For this exercise each student will create a very high-level design of a software product. The design will be presented as one of more UML diagrams, including at least one class diagram, showing the overall structure of the system. The class diagrams should contain only class names – no state or methods – and the relationships among the classes (inheritance, association, and aggregation, and possibly cardinality and role labels). A separate section of the document should give brief (1-2 sentence max.) descriptions of the responsibilities for each class. The total document size, including diagrams, must not exceed 3 pages.
Feel free to work with each other during the remainder of the first class and before the second class to develop ideas and strategies. However, each individual is responsible for handing in his or her own design sketch at the start of the second class, and this sketch will contribute 5% to your final grade. Students who make a good faith effort to develop a robust design can expect to receive 4 or 5 points, even if the design itself is suboptimal. The goal is to start students on the path to reflecting about design at a higher level than individual classes and methods.
The second class will be divided into three sub-sessions. In the first sub-session, small groups (3-4 students each) will quickly sketch consensus designs that incorporate the best aspects of the individual designs. In the second sub-session, one or more of the teams will present their sketches to the class as a whole (5-10 minutes per presentation). In the final sub-session, we revisit the problem and the designs to show how patterns might make it easier to create, discuss, and evaluate designs.
Medical imaging systems are essential aspects of the delivery of quality medical care. Medical professionals require access to the images and reports generated from imaging studies performed on their patients. You are part of a team responsible for the design of a new Picture Archiving and Communication System (PACS) product for Yellow Box Medical Systems. Typically, PACS are large hospital-based systems. Yellow Box would like to open up a new market aimed at medical practices where they have a small (< 5) number of conventional radiograph and other medical imaging modalities, such as ultrasound.
The system must interface with medical imaging devices from a variety of manufacturers. This means that the system must handle proprietary interfaces and image formats, the older ACR-NEMA specification, and the current DICOM standard. This variety of interfaces specifies different hardware, communication protocols and image formats.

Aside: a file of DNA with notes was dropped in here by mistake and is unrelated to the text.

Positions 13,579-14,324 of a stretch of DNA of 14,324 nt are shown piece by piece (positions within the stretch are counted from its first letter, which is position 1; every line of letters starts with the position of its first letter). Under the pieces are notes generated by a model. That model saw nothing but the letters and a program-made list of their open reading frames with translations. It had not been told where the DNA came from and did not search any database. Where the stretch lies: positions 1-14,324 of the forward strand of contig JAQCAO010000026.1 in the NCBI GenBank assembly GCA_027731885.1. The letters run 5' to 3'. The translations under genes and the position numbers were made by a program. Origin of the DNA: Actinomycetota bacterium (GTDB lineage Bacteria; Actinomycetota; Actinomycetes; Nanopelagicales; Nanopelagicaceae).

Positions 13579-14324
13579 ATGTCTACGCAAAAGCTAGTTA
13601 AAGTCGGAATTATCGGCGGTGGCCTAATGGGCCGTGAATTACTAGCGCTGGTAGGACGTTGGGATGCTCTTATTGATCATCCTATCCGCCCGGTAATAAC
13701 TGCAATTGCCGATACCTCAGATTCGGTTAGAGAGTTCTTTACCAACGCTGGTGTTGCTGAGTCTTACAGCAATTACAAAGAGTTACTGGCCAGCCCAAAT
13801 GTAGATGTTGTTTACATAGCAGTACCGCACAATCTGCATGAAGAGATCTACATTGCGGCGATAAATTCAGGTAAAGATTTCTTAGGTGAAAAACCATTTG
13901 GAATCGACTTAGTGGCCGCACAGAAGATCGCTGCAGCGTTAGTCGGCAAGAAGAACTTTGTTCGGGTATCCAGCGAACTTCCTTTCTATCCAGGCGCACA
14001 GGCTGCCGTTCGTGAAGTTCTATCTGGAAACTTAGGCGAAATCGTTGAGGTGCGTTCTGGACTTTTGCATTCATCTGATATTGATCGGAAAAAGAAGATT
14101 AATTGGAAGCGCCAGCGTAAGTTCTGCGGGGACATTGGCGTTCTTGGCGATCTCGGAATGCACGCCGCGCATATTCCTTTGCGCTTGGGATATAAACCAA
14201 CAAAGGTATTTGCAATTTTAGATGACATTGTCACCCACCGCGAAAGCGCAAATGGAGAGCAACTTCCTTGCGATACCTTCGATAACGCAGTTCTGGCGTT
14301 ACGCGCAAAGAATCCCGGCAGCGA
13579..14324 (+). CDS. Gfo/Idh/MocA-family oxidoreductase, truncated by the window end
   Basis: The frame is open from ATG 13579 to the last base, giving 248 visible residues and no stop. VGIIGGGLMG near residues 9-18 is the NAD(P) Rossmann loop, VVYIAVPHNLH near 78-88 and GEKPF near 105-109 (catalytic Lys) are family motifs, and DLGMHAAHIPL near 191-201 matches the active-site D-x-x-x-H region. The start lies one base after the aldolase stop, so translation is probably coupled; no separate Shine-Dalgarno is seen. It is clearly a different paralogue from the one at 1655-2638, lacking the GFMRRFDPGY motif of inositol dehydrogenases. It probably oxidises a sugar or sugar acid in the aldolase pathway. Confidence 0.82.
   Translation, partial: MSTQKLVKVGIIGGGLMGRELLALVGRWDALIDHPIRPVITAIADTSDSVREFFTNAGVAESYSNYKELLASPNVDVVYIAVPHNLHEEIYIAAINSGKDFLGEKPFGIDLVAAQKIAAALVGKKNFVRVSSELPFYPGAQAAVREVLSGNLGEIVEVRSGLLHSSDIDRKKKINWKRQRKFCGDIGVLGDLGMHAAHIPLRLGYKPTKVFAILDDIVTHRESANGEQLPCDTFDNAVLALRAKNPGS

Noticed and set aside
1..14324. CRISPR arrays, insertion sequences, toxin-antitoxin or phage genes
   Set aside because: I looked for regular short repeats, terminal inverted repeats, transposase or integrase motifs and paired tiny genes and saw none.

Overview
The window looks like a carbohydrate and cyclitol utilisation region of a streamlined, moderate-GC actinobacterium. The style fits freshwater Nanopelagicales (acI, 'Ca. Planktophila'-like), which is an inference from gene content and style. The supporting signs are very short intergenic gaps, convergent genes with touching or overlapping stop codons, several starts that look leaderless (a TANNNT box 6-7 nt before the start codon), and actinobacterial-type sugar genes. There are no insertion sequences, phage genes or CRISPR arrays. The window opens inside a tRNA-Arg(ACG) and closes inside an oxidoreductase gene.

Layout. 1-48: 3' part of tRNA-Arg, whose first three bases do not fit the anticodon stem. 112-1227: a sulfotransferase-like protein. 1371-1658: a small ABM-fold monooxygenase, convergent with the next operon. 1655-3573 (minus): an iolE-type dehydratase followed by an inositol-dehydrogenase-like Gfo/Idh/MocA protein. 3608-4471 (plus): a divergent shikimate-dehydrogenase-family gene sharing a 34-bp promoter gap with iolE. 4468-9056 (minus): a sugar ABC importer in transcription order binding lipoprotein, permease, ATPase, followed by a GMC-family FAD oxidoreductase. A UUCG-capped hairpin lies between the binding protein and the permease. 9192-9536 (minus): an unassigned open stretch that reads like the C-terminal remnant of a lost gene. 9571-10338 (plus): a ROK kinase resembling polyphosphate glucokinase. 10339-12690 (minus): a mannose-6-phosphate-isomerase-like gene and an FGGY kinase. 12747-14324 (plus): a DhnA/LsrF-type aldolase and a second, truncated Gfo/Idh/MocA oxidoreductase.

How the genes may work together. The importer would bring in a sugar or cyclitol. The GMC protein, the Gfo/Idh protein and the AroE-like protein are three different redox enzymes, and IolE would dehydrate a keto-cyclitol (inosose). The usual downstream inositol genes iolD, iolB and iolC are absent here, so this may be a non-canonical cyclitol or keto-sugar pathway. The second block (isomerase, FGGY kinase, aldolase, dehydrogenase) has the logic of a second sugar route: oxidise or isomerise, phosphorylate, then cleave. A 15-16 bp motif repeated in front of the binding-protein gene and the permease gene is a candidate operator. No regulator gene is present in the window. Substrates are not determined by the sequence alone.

The system does not control the imaging devices. This is done by the imaging device's own controller. The system will accept images from the imaging devices and allow the user to organize the image storage within the M-PACS.
Internally, the system must store images using the DICOM standard.
The system must be able to associate patient information, such as name, age, primary diagnosis, etc., with individual images. This information will be entered at the M-PACS.
The system must allow the user to group multiple images together to form a larger study.
The system must maintain access control for three classes of user: technician, physician, and administrator. The exact access to be allowed each user class is still under discussion by the Yellow Box marketing group.
The system must allow the user to retrieve and display images and studies.
The system must allow the user to perform image manipulations such as window/level, bone enhancement, and false coloring. The system should provide for easy extension to the image manipulation toolbox as new algorithms are developed. Note: the algorithms have different implementations for different medical imaging modalities.
The marketing group expects the need for the M-PACS to interface to a dictation and transcription system that Yellow Box is also developing. This will allow reduced resolution images to be inserted into reports.
Your section instructor is free to clarify, modify, or amplify these requirements based on discussions during the first class session. It is highly unlikely that two sections will end up designing to identical requirements.
Revision: $Revision: 1.1 $, $Date: 2004/09/07 03:34:31 $